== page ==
2008/9 Schools Wikipedia Selection. Related subjects: Birds

Laughing Kookaburra
Laughing Kookaburra
Scientific classification
Kingdom: Animalia
Phylum: Chordata
Class: Aves
Order: Coraciiformes
Family: Halcyonidae
Genus: Dacelo
Leach, 1815
  • Dacelo gaudichaud
  • Dacelo leachii
  • Dacelo novaeguineae
  • Dacelo tyro
Kookaburra with barbecue meat scraps
Kookaburra with barbecue meat scraps
Kookaburra perched on a sign
Kookaburra perched on a sign

Kookaburras are very large, (about 17 in/43cm in height) terrestrial kingfishers native to Australia and New Guinea, the name a loanword from Wiradjuri guuguubarra, which is onomatopoeic of its call.

Kookaburras are best known for their unmistakable call, which is uncannily like loud, echoing human laughter — good-natured, if rather hysterical, merriment in the case of the well-known Laughing Kookaburra (Dacelo novaeguineae); and maniacal cackling in the case of the slightly smaller Blue-winged Kookaburra (Dacelo leachii). They are not only found in arid areas, but also in suburban and residential areas near running water and where food can be searched for easily.

Classification and species

An albino kookaburra
An albino kookaburra

There are four known species of Kookaburra found in Australia, New Guinea and the Aru Islands.

Unusual for close relatives, the Laughing and Blue-winged species are direct competitors in the area where their ranges overlap. This suggests that the two species, though having common stock, evolved in isolation (possibly during a period when Australia and New Guinea were more distant — see Australia-New Guinea) and were only brought back into contact in relatively recent geological times.

Postage stamps

A 6d (penny) stamp was issued in 1914.

A 38c stamp was issued around 1990 and features a pair of Kookaburras.


The Australian 12 metre yacht Kookaburra III unsuccessfully defended the America's Cup in 1987.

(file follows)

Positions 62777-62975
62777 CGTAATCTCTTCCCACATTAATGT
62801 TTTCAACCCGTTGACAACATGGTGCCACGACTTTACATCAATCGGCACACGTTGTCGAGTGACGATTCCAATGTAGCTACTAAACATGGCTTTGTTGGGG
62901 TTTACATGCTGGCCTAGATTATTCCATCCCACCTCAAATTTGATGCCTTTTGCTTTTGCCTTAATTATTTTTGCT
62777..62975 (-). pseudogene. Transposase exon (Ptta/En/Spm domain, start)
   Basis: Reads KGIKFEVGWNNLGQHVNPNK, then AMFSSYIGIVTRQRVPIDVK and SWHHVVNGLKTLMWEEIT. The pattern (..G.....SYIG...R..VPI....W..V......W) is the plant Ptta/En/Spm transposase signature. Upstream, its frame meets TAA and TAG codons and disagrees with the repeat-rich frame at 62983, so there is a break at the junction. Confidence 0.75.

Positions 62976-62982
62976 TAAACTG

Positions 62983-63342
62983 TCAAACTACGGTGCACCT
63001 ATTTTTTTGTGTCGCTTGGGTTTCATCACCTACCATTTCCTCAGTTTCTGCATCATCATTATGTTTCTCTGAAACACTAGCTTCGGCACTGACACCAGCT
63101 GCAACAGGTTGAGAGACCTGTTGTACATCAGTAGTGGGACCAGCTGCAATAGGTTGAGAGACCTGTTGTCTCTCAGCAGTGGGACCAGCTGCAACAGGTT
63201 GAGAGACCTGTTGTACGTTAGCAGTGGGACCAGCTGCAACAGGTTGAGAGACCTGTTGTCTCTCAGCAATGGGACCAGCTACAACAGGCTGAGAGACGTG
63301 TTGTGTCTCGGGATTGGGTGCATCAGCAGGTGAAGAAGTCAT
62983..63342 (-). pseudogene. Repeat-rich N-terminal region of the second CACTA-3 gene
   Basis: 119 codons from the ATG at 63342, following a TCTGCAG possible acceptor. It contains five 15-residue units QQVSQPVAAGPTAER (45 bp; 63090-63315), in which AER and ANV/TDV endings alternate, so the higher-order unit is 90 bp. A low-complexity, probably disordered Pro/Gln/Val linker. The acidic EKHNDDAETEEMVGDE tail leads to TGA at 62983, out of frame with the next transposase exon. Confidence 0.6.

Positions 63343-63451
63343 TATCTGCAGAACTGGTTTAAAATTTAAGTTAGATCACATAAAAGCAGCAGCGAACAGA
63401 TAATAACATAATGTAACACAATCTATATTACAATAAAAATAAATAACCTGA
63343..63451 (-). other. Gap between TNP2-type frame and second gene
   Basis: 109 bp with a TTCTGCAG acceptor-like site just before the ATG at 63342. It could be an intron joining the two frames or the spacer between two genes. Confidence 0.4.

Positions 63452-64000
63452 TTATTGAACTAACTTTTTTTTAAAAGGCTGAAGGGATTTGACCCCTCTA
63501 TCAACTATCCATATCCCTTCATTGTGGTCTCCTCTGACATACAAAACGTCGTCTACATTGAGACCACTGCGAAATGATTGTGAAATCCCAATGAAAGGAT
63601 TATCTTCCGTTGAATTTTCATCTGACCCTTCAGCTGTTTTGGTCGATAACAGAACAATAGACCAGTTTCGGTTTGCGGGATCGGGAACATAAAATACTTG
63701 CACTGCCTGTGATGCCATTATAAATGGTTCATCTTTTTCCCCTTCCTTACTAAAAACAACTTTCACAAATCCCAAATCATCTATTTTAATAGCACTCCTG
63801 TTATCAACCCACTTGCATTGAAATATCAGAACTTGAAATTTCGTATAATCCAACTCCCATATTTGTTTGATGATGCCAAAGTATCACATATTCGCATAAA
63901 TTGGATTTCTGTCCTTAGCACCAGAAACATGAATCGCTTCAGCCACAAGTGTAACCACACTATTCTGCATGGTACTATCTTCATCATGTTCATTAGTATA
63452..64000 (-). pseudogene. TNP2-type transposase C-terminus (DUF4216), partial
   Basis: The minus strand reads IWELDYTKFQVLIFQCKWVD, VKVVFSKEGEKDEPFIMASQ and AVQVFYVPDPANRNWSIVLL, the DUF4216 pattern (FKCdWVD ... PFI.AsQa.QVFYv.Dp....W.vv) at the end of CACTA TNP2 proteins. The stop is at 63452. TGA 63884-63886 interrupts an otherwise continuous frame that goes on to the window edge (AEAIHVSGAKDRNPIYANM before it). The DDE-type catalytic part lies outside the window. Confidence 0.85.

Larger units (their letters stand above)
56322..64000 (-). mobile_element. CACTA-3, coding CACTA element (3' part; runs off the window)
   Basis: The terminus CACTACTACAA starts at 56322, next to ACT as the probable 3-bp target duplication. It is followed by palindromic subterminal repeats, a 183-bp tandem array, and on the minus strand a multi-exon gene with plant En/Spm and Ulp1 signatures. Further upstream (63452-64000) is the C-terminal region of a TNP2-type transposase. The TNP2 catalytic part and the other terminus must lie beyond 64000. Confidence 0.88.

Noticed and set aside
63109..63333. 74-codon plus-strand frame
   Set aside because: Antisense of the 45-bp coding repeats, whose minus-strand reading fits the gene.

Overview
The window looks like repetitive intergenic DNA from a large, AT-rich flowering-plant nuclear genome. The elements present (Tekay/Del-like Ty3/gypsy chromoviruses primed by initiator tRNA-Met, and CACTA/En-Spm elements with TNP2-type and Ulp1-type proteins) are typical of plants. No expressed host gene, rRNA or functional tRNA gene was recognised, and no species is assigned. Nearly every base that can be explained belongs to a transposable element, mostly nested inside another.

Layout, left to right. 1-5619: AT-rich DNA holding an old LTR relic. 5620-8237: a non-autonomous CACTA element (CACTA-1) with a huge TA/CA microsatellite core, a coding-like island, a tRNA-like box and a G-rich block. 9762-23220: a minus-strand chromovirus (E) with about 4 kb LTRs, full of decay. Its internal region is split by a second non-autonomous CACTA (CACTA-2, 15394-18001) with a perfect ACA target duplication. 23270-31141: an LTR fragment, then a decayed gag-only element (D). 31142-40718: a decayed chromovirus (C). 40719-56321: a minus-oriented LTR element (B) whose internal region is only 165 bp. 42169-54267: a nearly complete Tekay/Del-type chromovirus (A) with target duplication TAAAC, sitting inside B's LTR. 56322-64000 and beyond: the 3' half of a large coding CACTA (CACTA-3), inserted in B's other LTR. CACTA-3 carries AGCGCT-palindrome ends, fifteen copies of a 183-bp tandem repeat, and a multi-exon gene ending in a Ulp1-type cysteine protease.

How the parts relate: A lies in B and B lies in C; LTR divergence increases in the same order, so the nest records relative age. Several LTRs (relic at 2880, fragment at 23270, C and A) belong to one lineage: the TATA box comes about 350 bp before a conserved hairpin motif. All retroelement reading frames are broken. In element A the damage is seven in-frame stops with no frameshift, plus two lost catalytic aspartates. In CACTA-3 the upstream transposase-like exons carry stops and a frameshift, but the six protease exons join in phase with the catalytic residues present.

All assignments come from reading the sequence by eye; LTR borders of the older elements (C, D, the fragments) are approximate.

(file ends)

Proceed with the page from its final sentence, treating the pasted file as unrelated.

Kookaburras are carnivorous. They will eat lizards, snakes, insects, mice and raw meat. The most social birds will accept handouts from humans and will take raw or cooked meat (even if at high temperature) from on or near open-air barbecues left unattended. It is generally not advised to feed the birds too regularly as meat alone does not include calcium and other nutrients essential to the bird. Remainders of mince on the bird's beak can fester and cause problems for the bird.

They are territorial, and often live with the partly grown chicks of the previous season. They often sing as a chorus to mark their territory.

Kookaburras, when pulled from the nest and hand fed as chicks, can make quite affectionate pets. However their captive diet of mice and beef can be difficult for some people to maintain, their noise can irritate, and they require spacious cages or aviaries to fly about in. But when all the requirements are met they are truly a worthwhile companion pet bird.

In the wild, kookaburras are known to eat babies of other birds and snakes, and insects and small reptiles. In zoos, they are usually fed food for birds of prey, and dead baby chicks.


  • There is a well-known children's song about the Kookaburra.
  • There is a song called "Kookaburra" by the Cocteau Twins, released on their EP Aikea-Guinea.
  • There is a song called "Kookaburra" by John Vanderslice on 2007's Emerald City (album).

Olly the Kookaburra was one of the three mascots chosen for the 2000 Summer Olympics in Sydney. The other mascots were Millie the Echidna and Sydney the Platypus. Although the Kookaburra is found in only two places in the world, the distinctive sound that it makes has found its way onto many "jungle sound" soundtracks, used in movies and television as well as certain Disney park attractions no matter where in the world the action is set.

Popular culture

The Kookaburra has also had an effect on today's society. It has appeared in games such as:

  • Lineage 2
  • Battletoads
  • World of Warcraft

Retrieved from " http://en.wikipedia.org/wiki/Kookaburra"
The Schools Wikipedia has a sponsor: SOS Children , and is mainly selected from the English Wikipedia with only minor checks and changes (see www.wikipedia.org for details of authors and sources). The articles are available under the GNU Free Documentation License. See also our Disclaimer.